It’s possible to have a good Major League Baseball career that Marlin’s replacement, Richard Bleier, had without ever really making it into history. It’s significant enough — difficult enough and remarkable enough in its own right — to even make it to the majors, and certainly during the eight seasons Bleier spent in the minors there were moments before he’d be 29 years old Made his big league debut when even that seemed in doubt. Before throwing his first MLB pitch in 2016, Bleier was a member of three different organizations; He had been a minor league draft selection under Rule 5 and had been released twice. Of course, the Yankees released something in him that the Rangers, the Blue Jays and the Nationals had missed, and Bleier has been an effective left assistant in the bigs ever since – first in those 23 games with the Yankees and then in six separate seasons between Orioles and marlins. And it was the Marlins whose 6-3 lead he defended in the eighth inning of Tuesday night’s game against the Mets.
Bleier did so as a 35-year-old man in his 303rd MLB game and is still the dependable, if decidedly non-electric, bullpen-arm he’s been during his seven seasons in the majors. In that moment, it was possible to see how he made it into what was once an unlikely career, spanning a decade without ever becoming quite memorable. But no matter how many years Bleier still has in the tank, the last bit is now firmly on the boards. He’s in history now.
Here’s how it went: After Bleier gave up a two-out single against Jeff McNeil in the eighth inning, Bleier was called to a bale by first base umpire John Tumpane. Then, just two pitches later, it happened again.
Two pitches later, Bleier, or rather the uneasy partnership between Bleier and Tumpane, finished the job of stopping McNeil around the bases. Marlin’s manager, Don Mattingly, was then ejected, and Bleier became one of seven pitchers to commit three beams in an inning. Nobody had done it in 34 years.
Perhaps most notably, Bleier truly deserved it. Every one of the bars he walked while McNeil was on base was verifiable a Lock–apparently even from my seat in section 335 of the ballpark. And yet they weren’t more obvious or outrageous balks compared to the many, many similar moves pitchers make in every game that aren’t labeled as balks. Both may be true, but it was Bleier’s unwillingness or inability to adjust to that reality and Tumpane’s unwillingness to let that stubbornness slide that lifted the moment. Together, if not entirely cooperatively, the two made a moment of red history in the middle of a game that even those present were already trying to forget.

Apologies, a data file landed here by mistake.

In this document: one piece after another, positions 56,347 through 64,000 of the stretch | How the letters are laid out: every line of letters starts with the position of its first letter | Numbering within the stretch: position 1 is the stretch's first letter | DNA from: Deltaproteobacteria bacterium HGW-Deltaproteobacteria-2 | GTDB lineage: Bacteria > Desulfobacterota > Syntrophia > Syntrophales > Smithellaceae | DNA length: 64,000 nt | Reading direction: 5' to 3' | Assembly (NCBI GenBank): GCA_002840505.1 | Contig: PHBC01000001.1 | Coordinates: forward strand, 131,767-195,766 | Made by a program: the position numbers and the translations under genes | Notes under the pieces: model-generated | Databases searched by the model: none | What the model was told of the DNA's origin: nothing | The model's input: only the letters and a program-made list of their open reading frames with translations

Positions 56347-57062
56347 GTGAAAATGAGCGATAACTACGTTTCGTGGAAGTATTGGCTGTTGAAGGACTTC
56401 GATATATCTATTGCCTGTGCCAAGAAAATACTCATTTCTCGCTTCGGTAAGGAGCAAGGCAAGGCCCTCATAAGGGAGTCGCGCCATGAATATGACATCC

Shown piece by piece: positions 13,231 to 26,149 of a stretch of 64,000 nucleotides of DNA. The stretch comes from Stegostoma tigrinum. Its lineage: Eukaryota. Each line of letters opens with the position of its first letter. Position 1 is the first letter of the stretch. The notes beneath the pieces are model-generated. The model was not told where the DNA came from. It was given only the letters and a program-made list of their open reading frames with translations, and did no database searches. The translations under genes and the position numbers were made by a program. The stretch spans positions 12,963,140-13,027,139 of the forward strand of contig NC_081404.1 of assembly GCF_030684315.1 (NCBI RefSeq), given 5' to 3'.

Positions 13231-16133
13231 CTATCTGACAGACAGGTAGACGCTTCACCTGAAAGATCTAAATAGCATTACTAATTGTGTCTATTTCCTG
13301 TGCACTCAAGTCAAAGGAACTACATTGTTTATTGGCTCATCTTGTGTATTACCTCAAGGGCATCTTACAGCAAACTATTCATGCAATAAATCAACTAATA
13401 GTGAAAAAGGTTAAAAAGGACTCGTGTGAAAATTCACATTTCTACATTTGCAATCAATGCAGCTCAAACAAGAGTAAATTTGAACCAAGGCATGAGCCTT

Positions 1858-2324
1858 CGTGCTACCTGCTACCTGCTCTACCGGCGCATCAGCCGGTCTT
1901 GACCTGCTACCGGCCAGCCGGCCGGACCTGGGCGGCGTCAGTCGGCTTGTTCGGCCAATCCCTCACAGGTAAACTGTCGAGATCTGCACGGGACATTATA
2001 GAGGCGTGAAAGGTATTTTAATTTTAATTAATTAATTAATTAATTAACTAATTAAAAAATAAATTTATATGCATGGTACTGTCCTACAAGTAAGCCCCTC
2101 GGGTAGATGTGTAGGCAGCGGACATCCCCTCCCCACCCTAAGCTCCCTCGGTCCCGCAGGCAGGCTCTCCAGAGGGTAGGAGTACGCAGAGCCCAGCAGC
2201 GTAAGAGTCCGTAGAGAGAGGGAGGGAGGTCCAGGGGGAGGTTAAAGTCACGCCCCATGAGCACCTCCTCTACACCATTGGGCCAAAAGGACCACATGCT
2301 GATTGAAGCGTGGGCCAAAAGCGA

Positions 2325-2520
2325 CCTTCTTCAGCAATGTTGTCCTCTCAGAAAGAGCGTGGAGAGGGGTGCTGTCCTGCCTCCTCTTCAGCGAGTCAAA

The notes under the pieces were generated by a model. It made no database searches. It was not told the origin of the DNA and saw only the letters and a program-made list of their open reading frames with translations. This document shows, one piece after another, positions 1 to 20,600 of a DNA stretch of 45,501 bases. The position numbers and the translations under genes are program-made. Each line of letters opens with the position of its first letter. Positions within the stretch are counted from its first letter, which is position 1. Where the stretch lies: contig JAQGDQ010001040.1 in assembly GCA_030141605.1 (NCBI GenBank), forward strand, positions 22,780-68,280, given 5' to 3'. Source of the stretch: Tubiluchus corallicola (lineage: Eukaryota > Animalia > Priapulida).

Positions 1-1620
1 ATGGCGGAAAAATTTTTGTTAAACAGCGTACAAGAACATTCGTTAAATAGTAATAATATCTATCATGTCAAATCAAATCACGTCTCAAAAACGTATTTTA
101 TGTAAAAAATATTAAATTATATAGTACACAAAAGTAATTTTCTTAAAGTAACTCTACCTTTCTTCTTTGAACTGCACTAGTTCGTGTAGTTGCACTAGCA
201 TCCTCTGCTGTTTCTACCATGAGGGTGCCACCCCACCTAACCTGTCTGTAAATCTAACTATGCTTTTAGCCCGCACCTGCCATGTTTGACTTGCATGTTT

“It’s the same move I’ve been making for 300 innings, and here we are,” Bleier said after the game. He had never once been called to a balk as a big league player, and the Tim Robinson-style faces and reactions he gave after each call conveyed the confusion and desperation he must have felt as he did so figured out far into his career. that he actually didn’t know how to be fully ready before delivering a pitch to home plate with a runner on base. “Maybe I refused,” admitted Bleier. “I watched the video. I totally disagreed, but I’m biased.” To understand how completely Bleier disagreed, you just have to know that after Mattingly knocked himself out, Bleier took it upon himself after the inning — he just let it go the one run he prevented – to be thrown in turn.
Or, if you prefer pictures, you can refer to the photos taken at the game by Getty photographer Sarah Stier. Each one looks like the lead singer of Future Islands demanding that the Turbo team be brought to justice.
It’s important to note how insignificant it all was. The game had long since entered a kind of terminal orbit; People left or had already left. A fan seated behind us, wearing a Yankees hat and sweatshirt printed with the design of the purple Takis bags, loudly listened to a Fat Joe song just as Bleier began his personal journey through the escalation his cell phone Vince McMahon Face Reaction Meme. Somewhere in there he also went.
None of it felt meaningful while it was happening, or anything but ridiculous. And yet it also arrived as a gift, to be there on a beautiful autumn night, first appalled and then delighted that such a lousy baseball game had found such a silly and wonderful way to justify its existence. The Mets’ loss coupled with a Braves win put the two teams in first place. As Mets first baseman Pete Alonso later pointed out, another game today. It’s tempting to say that nothing happening in Wednesday’s game will be more silly than Tuesday’s all-timer, but of course, there’s no telling. If something this stupid could happen once, it could happen twice; what could happen to Richard Bleier could happen to anyone.
https://defector.com/richard-bleier-balked-himself-into-red-ass-history/ Richard Bleier sneaked into the history of the Red-Ass